The Tenacious Zapatista Persistence – Raúl Zibechi


By: Raúl Zibechi

Published by: lalineadefuego (line of fire)

January 8, 2013

Gara <>

January 06, 2013

About the mobilization of the Zapatista communities that took place last month (December), Raúl Zibechi believes that the anti-systemic and anti-capitalist movements of Latin America ought to extract important lessons, for the purpose of being able to break the “circle” of progressivism. Among them, the importance of militant commitment or the necessity of persisting in what one believes.

The mobilization of the Zapatista communities on December 21 and the three communiqués from the Zapatista National Liberation Army (EZLN) on the 30th of the same month were received with joy and hope by many anti-systemic movements and anticapitalist strugglers in Latin America. The communications media for these movements immediately reflected on their pages the importance of the mass mobilization, which happened in difficult moments for those who remain pledged to resist the system of death that dis-governs us.

Recent years have been especially complex for the movements that persist in constructing a new world from below. In the large part of South American countries, repression against the popular sectors has not stopped, despite the fact that the majority of the governments are called progressive. In parallel, they have put into effect a group of “social policies” destined, according to what they say, to “combat poverty,” but that in reality seek to impede autonomous organization of the poor or to neutralize it when it already reached a certain degree of development.

Progressive social policies, as the cases of Argentina, Brazil and Uruguay among others demonstrate well, have not achieved diminishing inequality, or distributing the wealth or realizing structural reforms, but they have been very efficient at the time for dividing popular organizations, introducing wedges into territories that the popular sectors control and in not a few cases diverting the struggle’s objectives toward secondary questions. They have not touched ownership of land and the other means of production. The social policies seek to attenuate the effects of accumulation by dispossession without modifying the policies that sustain this model: open sky mining, mono-crops, hydroelectric dams and the big infrastructure works.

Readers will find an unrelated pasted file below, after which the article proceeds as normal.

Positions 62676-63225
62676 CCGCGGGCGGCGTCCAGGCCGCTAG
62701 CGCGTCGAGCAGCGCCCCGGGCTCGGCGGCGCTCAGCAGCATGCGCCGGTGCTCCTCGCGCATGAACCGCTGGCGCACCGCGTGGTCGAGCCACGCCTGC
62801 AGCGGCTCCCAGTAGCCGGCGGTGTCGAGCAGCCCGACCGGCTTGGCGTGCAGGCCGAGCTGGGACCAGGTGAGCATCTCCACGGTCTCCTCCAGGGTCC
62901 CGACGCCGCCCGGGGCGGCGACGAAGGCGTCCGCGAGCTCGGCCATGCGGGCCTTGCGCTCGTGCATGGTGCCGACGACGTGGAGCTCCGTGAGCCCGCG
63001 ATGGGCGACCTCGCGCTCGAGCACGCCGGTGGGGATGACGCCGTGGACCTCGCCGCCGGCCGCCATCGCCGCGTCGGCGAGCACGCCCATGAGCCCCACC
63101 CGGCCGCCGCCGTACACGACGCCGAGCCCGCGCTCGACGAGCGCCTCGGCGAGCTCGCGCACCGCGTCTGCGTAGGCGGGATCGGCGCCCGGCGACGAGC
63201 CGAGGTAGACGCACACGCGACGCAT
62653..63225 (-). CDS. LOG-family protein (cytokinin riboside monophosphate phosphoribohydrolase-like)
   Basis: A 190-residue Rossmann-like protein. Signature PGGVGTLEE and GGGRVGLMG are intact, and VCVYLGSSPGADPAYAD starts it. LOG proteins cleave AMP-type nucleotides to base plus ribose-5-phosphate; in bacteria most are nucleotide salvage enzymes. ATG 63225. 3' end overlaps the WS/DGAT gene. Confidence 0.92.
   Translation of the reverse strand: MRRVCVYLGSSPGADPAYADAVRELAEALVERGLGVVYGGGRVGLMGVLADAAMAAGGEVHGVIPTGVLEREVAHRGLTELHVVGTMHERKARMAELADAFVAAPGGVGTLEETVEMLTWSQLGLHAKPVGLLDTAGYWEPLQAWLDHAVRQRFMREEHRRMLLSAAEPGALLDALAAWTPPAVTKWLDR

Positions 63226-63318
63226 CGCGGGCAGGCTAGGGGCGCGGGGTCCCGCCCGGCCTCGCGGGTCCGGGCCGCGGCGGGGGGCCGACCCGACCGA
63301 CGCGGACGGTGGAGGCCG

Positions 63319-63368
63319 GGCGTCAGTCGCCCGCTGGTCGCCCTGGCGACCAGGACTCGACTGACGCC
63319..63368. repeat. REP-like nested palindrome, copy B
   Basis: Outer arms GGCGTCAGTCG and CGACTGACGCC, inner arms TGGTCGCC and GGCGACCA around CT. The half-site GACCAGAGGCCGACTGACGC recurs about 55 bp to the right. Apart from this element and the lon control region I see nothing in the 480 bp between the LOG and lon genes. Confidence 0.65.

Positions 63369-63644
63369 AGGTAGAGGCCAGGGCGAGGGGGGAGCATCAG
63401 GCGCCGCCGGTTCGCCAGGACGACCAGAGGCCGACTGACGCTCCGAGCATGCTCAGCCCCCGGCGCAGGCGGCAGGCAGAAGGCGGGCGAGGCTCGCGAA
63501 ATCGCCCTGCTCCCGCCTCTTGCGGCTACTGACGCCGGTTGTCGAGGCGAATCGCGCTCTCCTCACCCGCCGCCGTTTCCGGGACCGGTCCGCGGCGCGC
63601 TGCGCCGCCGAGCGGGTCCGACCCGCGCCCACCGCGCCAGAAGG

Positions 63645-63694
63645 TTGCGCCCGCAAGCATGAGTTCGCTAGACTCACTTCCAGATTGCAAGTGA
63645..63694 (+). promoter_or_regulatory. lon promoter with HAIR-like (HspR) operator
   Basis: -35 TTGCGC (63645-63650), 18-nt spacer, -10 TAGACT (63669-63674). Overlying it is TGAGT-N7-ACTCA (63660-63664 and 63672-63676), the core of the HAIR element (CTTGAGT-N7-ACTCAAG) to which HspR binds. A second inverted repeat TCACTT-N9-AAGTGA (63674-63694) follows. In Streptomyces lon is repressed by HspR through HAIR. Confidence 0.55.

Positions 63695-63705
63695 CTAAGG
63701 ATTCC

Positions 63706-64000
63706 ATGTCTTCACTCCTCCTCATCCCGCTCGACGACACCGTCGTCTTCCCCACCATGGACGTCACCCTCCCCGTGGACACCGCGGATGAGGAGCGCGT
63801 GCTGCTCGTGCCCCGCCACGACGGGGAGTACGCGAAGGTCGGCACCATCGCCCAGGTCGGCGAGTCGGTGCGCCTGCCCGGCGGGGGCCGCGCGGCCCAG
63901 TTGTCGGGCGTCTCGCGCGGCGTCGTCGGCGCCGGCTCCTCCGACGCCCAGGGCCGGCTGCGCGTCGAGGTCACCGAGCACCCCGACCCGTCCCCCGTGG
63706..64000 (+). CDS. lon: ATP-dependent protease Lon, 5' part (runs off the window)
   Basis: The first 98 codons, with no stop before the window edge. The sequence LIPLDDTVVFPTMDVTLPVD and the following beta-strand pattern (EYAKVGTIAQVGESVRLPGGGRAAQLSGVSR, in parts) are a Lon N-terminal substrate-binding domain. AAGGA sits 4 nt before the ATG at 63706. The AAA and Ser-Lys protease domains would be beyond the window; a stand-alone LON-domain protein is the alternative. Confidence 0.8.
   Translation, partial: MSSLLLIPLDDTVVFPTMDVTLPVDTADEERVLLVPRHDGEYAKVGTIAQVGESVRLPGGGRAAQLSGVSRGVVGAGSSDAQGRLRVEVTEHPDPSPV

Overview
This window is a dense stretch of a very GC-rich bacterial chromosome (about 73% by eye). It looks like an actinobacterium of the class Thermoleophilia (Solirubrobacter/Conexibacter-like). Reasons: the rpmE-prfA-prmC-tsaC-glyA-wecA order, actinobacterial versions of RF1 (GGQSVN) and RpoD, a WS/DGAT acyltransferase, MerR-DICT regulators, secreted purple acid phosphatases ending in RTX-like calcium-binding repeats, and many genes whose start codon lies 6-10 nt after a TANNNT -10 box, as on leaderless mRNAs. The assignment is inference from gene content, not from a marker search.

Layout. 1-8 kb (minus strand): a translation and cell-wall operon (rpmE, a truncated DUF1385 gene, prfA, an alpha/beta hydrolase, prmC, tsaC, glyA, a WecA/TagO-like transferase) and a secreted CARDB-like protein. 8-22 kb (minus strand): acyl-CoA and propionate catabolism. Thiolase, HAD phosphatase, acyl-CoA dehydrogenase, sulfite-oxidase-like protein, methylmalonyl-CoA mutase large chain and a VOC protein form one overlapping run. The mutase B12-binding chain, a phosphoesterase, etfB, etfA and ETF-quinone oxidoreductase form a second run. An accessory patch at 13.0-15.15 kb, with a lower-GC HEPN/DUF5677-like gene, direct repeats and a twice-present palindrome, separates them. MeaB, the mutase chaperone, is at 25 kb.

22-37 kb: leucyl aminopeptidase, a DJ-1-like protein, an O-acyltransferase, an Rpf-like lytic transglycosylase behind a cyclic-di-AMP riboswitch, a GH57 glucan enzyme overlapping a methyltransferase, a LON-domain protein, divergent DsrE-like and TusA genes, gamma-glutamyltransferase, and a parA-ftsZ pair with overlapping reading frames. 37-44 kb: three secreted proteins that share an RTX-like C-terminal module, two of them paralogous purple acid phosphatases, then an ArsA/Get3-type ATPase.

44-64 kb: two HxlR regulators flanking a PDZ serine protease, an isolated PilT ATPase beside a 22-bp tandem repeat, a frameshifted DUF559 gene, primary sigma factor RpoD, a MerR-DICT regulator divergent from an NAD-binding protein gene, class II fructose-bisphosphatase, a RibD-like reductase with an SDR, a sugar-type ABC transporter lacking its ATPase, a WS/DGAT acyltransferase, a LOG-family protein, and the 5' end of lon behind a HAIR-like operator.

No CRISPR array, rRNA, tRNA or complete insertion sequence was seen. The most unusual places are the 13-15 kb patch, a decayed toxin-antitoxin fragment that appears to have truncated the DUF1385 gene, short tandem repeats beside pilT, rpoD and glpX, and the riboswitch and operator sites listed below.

With the exceptions of Chile and Peru where the struggle of the student movement and the resistance against mining continue alive, in the better part of the countries the initiative has passed to the governments, the anti-systemic movements are weaker and are more isolated, and we have lost a strategic horizon. Urban territorial work, from which formidable offensives were launched against a privatizing neoliberalism, finds itself in a blind alley with a difficult way out short term, while the ministries of social development, economic solidarity and others, have started to infiltrate the territories in resistance with programs that range from monetary transfers to poor families to different “supports” to productive undertakings. Initially the movements receive this aid with the hope of strengthening themselves, but in a little while they see how demoralization and a loss of membership spread in their ranks.

What can a grassroots collective do when it erects a popular high school in a barrio, with enormous sacrifice based on collective work, to observe how a little while later the Government creates another high school nearby, with better infrastructure, identical courses and even placing names on it of famous revolutionaries? The answer is that we don’t know; that we have still not learned how to work in what were our territories and are now spaces invaded by legions of workers and social workers with very progressive and even radical discourses, but that work for those above.